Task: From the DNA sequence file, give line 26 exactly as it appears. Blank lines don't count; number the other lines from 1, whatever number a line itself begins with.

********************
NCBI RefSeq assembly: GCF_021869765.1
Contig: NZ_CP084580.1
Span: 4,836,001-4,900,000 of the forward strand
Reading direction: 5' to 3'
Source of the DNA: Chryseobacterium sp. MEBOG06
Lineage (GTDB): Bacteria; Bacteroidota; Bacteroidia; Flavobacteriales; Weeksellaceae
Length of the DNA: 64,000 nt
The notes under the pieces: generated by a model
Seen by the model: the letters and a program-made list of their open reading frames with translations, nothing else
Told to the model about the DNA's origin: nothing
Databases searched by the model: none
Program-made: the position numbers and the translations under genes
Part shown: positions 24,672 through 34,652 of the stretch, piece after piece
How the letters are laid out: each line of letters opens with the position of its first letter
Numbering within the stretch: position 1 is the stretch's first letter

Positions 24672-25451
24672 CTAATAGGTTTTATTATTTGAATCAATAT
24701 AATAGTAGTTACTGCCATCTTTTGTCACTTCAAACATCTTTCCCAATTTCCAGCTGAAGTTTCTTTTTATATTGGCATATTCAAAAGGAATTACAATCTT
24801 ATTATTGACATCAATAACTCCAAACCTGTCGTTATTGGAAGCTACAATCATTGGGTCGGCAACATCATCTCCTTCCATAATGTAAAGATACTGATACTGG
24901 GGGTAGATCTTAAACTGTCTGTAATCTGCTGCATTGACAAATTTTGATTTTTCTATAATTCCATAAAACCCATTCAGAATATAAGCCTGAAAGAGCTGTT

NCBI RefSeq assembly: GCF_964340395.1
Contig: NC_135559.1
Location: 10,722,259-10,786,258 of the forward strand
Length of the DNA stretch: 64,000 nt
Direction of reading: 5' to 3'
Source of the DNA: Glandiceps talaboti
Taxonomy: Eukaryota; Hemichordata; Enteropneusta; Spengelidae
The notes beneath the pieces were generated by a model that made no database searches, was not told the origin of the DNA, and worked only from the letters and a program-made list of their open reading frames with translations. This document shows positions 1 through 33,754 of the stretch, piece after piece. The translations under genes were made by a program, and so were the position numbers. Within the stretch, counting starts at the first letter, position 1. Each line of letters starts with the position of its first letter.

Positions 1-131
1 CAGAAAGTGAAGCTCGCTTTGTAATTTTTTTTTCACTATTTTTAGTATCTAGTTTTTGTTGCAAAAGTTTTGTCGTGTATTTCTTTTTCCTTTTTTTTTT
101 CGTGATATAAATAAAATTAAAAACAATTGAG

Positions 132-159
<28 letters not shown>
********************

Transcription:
Source of the DNA: Glandiceps talaboti